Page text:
Packers and Flowmeters

Scientific Application

Packers

A “packer” is an inflatable rubber element that inflates to seal the annular space between the drill string and the borehole wall. While there are different types of packers, ODP runs one, or two in tandem assemblies, on drill string into a pre-existing ~9 in. hole (cored, drilled, or cased) and inflates it with seawater to hydraulically isolate a borehole section from the annulus and tidal effects of the open ocean. Isolating the borehole from the open ocean allows measurement of pore pressure and in situ hydrological properties of the formation. Formation fluids may be sampled if the formation is permeable. It is possible to derive formation permeability and porosity in an isolated open-hole section using a straddle packer (i.e., two packers) by applying pump pressure with pulse, slug, or constant-rate injection tests.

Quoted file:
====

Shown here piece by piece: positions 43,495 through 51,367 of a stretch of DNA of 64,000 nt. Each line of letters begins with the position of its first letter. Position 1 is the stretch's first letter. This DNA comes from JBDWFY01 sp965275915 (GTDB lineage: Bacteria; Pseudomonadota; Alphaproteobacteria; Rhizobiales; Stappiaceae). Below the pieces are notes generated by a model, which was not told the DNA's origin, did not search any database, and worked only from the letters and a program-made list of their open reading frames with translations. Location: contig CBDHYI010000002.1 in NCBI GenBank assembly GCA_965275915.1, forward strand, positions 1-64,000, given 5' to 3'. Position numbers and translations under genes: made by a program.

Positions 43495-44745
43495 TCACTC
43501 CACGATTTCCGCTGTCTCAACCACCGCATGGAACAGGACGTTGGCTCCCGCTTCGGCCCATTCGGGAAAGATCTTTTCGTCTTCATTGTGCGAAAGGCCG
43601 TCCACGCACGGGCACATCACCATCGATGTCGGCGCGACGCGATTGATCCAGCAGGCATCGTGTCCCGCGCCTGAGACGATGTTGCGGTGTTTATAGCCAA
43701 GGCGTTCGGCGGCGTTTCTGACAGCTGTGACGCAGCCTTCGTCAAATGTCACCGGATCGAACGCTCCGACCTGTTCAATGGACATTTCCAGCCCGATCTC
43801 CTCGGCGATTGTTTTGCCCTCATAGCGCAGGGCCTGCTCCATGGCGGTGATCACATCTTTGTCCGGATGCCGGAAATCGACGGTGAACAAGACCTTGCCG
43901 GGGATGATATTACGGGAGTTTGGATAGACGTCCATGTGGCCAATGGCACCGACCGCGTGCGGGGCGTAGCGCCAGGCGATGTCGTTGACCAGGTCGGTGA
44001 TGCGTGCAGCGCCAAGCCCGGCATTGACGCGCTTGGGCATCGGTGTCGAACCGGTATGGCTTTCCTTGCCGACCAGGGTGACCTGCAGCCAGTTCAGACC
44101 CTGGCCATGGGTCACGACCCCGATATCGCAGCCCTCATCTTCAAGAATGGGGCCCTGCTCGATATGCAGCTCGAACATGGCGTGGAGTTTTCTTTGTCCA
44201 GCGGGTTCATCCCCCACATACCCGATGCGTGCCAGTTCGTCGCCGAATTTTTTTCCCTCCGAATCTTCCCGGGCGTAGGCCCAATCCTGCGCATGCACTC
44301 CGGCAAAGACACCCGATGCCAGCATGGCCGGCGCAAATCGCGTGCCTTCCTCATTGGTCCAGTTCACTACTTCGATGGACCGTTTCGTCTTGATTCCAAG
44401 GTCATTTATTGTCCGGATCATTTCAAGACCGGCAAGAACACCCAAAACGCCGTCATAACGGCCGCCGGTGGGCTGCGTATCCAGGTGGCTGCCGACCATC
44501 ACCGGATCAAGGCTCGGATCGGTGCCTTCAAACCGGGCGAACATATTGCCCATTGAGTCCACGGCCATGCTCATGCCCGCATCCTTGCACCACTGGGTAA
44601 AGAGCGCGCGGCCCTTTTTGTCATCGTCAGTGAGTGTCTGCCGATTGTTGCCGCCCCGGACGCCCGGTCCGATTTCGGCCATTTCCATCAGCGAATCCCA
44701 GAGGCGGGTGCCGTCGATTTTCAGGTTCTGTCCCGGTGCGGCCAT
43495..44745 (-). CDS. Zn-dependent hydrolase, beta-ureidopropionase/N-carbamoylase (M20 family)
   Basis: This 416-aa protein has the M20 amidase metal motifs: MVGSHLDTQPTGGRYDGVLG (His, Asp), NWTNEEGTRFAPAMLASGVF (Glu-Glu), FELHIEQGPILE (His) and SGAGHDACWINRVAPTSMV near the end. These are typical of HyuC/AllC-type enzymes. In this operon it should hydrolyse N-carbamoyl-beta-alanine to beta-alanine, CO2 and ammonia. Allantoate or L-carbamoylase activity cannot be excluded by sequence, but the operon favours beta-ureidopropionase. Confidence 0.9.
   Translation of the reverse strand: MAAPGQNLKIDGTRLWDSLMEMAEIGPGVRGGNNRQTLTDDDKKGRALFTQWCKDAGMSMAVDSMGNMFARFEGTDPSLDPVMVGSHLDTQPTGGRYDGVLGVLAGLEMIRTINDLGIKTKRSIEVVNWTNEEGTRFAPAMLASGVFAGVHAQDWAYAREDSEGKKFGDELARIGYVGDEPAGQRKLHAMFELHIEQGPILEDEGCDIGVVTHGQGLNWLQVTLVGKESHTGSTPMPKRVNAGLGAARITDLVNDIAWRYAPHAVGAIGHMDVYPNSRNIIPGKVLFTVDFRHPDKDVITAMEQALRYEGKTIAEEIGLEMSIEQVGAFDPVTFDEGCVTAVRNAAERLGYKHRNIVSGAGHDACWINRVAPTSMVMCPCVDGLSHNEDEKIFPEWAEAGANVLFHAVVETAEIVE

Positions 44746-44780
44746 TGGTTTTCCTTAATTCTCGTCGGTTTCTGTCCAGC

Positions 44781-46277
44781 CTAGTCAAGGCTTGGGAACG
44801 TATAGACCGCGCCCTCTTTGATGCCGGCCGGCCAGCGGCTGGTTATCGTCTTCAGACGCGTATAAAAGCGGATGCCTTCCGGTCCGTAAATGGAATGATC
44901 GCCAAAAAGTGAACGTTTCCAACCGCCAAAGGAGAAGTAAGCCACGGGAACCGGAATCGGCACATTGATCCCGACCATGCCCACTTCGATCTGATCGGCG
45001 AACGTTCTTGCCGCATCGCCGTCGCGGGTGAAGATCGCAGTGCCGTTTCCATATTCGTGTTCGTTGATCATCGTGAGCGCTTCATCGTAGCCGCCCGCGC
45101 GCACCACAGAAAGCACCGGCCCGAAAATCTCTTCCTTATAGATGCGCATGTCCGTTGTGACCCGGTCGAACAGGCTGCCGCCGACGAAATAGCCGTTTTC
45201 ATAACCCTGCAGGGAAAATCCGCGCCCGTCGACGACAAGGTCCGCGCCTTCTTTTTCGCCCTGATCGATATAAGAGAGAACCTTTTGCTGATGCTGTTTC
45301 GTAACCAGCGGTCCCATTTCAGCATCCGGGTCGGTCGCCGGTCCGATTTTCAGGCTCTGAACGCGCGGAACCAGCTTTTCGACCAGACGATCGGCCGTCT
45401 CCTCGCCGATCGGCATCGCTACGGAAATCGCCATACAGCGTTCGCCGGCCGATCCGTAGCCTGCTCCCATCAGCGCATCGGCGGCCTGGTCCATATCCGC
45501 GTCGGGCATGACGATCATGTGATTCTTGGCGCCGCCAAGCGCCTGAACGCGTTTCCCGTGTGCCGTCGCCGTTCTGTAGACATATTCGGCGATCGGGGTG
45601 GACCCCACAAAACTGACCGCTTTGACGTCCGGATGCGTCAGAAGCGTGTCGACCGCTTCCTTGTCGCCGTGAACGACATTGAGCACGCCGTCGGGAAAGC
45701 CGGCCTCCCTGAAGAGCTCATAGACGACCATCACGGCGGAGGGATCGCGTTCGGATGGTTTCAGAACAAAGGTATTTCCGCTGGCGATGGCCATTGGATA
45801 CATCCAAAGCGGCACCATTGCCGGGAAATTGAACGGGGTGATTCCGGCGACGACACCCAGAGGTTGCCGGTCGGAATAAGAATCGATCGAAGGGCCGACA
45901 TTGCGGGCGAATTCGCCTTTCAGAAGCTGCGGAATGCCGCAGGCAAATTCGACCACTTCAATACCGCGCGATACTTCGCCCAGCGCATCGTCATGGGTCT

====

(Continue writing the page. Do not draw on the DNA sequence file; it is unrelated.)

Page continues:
The 8 to 8 in. outer diameter (OD) packer element can be expanded to as much as twice the uninflated diameter (~16 in.); however, full inflation produces a weaker hydraulic seal that withstands less differential test pressure. Effective formation testing in an open hole requires that all packers be positioned in low-permeability borehole sections that are relatively in-gage and have smooth bores. Wireline logs such as caliper, borehole televiewer, resistivity, density, and sonic logs are typically run before packer tests to identify permeable test intervals and good seal sections. The logging information allows the bottom-hole assembly (BHA) and packer(s) to be spaced out accordingly. Logs and experiments can be run through an uninflated packer; however, wireline operations through an inflated packer require special safety measures because the packer grips the borehole wall. The packer immobilizes the BHA, but the top of the pipe at the rig floor can still move up and down, requiring drill string heave compensation to avoid tearing the packer loose.